From Chainmail to D&D Next

The Story of Pippers and Glod Hammerpants

How these two incompetents first met and why they work together

Hey Guys, it’s Stephen. I’m working on the story of how my character (Glod Hammerpants the warlord) and my brother Jim’s character (Pippers the warlock) first met, and how they ended up meeting the rest of the party. The story is three pages long so far, and I haven’t actually introduced Glod Hammerpants yet, but he’s coming! Here it is so far:

“Never trust a fairy. That’s all I have to say…” The halfling finally said. He had been sitting in moody silence for twenty minutes and six beers, but it seems that alcohol had loosened his tongue.

“Of course not.” Klog replied, “everyone knows that you can’t trust fairies.” The half-Orc wasn’t particularly interested in what the halfling had to say; when you serve drinks to gods and monsters in the hub of the multiverse, you quickly become jaded to tales of woe. Still, it couldn’t hurt to keep the poor man talking. Chatty patrons tended to drink more if they thought someone was listening.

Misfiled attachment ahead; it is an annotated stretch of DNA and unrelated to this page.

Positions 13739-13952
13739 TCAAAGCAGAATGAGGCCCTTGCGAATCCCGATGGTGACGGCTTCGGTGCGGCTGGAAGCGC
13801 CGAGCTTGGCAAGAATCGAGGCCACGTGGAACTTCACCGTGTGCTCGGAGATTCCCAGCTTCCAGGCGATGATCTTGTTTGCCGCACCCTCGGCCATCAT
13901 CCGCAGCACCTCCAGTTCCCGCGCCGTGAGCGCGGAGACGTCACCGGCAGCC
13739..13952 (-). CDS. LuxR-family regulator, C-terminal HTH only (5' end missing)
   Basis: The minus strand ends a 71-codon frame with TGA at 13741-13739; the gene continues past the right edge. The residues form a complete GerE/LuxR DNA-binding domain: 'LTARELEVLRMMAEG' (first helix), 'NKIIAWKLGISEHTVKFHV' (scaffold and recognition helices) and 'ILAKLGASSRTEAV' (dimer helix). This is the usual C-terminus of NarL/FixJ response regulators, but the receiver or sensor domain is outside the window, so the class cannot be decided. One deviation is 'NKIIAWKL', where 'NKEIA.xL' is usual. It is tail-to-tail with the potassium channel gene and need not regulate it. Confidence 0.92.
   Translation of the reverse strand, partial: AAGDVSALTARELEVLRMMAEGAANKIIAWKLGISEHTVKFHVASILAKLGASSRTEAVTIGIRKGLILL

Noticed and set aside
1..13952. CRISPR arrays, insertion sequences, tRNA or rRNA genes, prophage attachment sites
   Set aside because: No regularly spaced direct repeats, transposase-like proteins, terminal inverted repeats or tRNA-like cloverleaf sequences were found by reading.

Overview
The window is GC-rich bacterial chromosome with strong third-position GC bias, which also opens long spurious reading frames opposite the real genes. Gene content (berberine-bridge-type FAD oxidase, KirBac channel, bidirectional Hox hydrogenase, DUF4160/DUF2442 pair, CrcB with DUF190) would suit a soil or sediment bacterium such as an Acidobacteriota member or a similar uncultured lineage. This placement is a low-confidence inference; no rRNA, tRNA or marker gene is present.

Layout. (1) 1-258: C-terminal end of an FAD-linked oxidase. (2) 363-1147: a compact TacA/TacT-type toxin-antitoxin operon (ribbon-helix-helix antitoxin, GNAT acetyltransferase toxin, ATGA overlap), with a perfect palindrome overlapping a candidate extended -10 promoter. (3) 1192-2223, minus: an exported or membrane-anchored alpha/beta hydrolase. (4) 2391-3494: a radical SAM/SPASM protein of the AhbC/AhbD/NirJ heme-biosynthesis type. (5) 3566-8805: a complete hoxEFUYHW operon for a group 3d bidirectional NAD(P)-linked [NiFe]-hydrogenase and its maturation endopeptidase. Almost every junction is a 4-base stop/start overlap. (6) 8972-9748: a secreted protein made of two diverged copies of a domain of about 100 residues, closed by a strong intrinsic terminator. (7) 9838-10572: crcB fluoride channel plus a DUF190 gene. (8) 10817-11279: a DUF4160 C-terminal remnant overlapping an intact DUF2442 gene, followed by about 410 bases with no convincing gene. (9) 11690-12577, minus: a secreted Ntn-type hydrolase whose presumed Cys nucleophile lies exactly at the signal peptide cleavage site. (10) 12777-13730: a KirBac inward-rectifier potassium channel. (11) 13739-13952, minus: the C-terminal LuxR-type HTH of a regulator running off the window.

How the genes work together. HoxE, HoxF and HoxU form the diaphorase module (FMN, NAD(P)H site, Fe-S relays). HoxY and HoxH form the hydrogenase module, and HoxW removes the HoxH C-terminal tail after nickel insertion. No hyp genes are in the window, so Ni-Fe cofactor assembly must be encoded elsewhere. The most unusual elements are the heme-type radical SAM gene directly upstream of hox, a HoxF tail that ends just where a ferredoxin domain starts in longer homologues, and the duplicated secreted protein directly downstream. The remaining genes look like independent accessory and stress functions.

The halfling looked up at Klog with bleary bloodshot eyes; even after everything Klog had seen he was still surprised at how much alcohol the tiny man could drink. “No no no,” the halfling slurred, “everyone get’s told that they can’t trust fairies, but… but they don’t really know, right? Not me, though. I know. I really know. And lemme tell you-” his rant was cut short by a loud belch. “Do you know,” he began again, “do you know why you can’t trust those sparkly bastards?”